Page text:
Ali and Nino
Directed by Asif Kapadia
Muslim prince Ali and Georgian aristocrat Nino have grown up in the Russian province of Azerbaijan. Their tragic love story sees the outbreak of the First World War and the world’s struggle for Baku’s oil. Ultimately they must choose to fight for their country’s independence or for each other.
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★★★★ review by Rethaam Alzahrani on Letterboxd
A quiet start and an unforgettable ending for stunning love story..💘💘💘
★★★½ review by Khalid Asiri on Letterboxd
يحكي قصة عشق بين أمير مسلم و أميرة مسيحية تدور أحداثه في أذربيجان مع بداية الحرب العالمية الأولى ، تصوير و أنتاج الفلم جيد ، القصة و تسلسل الأحداث جميل و نهاية الفلم رائعة ، تركزت قصة الفلم على الدراما و كيف تدور الأحداث بين التقاء العشاق و تفريق الحرب لهم ، وتتضمن رسالة "بدون الوطن لا توجد حياة" .
★★★½ review by Luis Fernando Silva on Letterboxd
A very sweet drama/romance movie.
★★★★ review by carlosndu on Letterboxd
This is a kind of movie you watch to learn history. An excellent mix of love, war, history, religion and gender topics. At the end of the day I have definitely hated the russian nation and now I would like to know Azerbaijan.
★★★★★ review by MovieMavenGal on Letterboxd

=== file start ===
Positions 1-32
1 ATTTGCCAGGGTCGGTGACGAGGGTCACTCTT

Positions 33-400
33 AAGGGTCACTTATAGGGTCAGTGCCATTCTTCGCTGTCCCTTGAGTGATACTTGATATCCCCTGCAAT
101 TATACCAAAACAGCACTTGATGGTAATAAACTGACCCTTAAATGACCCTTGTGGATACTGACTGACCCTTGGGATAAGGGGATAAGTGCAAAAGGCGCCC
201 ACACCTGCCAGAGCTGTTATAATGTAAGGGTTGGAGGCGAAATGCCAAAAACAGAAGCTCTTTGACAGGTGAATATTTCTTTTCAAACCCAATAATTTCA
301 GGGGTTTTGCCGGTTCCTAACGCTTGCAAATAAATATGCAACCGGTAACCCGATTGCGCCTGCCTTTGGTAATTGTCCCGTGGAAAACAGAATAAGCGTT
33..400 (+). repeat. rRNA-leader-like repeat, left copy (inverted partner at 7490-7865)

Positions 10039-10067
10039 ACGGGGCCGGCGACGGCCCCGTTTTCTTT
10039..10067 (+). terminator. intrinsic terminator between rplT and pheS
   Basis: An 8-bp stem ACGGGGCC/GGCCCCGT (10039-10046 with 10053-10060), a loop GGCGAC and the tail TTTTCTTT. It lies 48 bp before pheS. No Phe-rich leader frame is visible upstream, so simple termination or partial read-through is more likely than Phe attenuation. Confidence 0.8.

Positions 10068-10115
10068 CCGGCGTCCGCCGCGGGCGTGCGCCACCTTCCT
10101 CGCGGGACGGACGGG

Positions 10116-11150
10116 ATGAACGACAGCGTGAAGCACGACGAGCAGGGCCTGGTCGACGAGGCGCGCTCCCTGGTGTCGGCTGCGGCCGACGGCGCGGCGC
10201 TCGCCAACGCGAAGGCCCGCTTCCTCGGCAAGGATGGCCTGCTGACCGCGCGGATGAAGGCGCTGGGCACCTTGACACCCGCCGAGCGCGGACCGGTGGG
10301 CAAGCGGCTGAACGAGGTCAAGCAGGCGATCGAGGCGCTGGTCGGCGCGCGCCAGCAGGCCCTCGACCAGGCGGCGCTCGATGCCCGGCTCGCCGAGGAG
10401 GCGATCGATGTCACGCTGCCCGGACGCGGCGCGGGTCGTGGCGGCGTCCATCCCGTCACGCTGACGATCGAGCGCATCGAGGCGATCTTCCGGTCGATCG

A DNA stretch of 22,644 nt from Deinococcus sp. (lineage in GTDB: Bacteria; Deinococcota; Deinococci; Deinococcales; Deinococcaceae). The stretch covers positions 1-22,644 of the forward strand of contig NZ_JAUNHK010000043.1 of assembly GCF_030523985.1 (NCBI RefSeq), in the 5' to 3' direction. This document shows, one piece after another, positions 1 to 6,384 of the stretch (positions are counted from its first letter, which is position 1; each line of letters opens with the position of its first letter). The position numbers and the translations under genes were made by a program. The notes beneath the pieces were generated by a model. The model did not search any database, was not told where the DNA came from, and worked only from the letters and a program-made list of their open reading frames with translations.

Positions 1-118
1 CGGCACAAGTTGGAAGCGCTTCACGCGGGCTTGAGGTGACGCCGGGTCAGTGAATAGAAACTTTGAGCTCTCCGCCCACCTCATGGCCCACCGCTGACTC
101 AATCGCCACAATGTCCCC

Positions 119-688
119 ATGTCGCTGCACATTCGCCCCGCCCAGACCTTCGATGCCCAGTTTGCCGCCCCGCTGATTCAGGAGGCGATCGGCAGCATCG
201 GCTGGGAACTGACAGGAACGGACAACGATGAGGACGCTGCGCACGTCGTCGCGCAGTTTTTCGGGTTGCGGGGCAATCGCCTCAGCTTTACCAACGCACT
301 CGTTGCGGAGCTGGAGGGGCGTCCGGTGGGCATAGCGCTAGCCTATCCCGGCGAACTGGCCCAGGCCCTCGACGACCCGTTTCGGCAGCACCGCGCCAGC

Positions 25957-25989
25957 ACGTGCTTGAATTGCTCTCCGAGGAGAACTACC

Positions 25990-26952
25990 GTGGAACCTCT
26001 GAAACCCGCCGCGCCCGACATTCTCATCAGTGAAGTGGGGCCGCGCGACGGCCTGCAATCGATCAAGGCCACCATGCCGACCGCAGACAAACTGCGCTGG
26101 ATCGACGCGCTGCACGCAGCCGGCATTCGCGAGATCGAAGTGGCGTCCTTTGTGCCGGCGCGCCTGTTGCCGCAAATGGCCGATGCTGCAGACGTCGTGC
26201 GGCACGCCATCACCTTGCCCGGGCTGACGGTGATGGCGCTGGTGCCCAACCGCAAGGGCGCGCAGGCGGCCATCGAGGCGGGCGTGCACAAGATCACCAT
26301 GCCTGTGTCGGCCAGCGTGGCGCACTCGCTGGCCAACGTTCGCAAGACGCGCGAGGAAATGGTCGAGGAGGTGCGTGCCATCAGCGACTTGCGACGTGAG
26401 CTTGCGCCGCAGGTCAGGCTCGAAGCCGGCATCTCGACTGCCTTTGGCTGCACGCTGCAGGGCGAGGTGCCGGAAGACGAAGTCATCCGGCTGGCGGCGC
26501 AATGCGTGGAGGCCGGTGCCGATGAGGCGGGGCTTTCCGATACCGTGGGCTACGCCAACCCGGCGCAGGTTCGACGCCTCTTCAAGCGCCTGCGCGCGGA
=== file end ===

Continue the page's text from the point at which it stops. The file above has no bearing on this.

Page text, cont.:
This is a sweeping romantic epic set in Azerbaijan at
the time of World War I. Ali is Muslim, and his love Nino is Christian. Ali's father has no problem with them becoming engaged, but Nino's father hesitates at this interfaith union. (Nino's father is played by the wonderful Mandy Patinkin.)
A colleague of Nino's father says he will advocate for their union, but actually wants Nino for himself. When he tries to kidnap Nino to forceably marry her, Ali rides to the rescue. In the fight that ensues, the kidnapper is killed and Ali's father sends Ali off to the mountains to avoid prosecution and to recover.
Before Nino's parents can marry her off to another, Nino travels in to the remote mountains to find Ali. They marry and have an idyllic life in the picturesque village. But while they are away the conflict of WWI and the Russian revolution have been raging. The oil of Azerbaijan is too enticing for Lenin and his army. Ali gets caught up in the struggle for Azerbaijan's independence. Adam Bakri is absolutely dreamy as Ali. Maria Valverde is quite good as Nino, but Bakri is the standout of the film.
Asif Kapadia blew my socks off with the documentary Senna at Sundance a few years back, and he has been nominated for an Oscar for the documentary Amy. The film was shot in Turkey and Azerbaijan and the landscapes are stunning. The deserts reminded me of the stark landscape of his previous film with Irrfan Khan, The Warrior.
This is a sweeping story and romance that reminds me of the scope of something like Dr. Zhivago. I absolutely loved it, and it's about a place I really knew nothing about.
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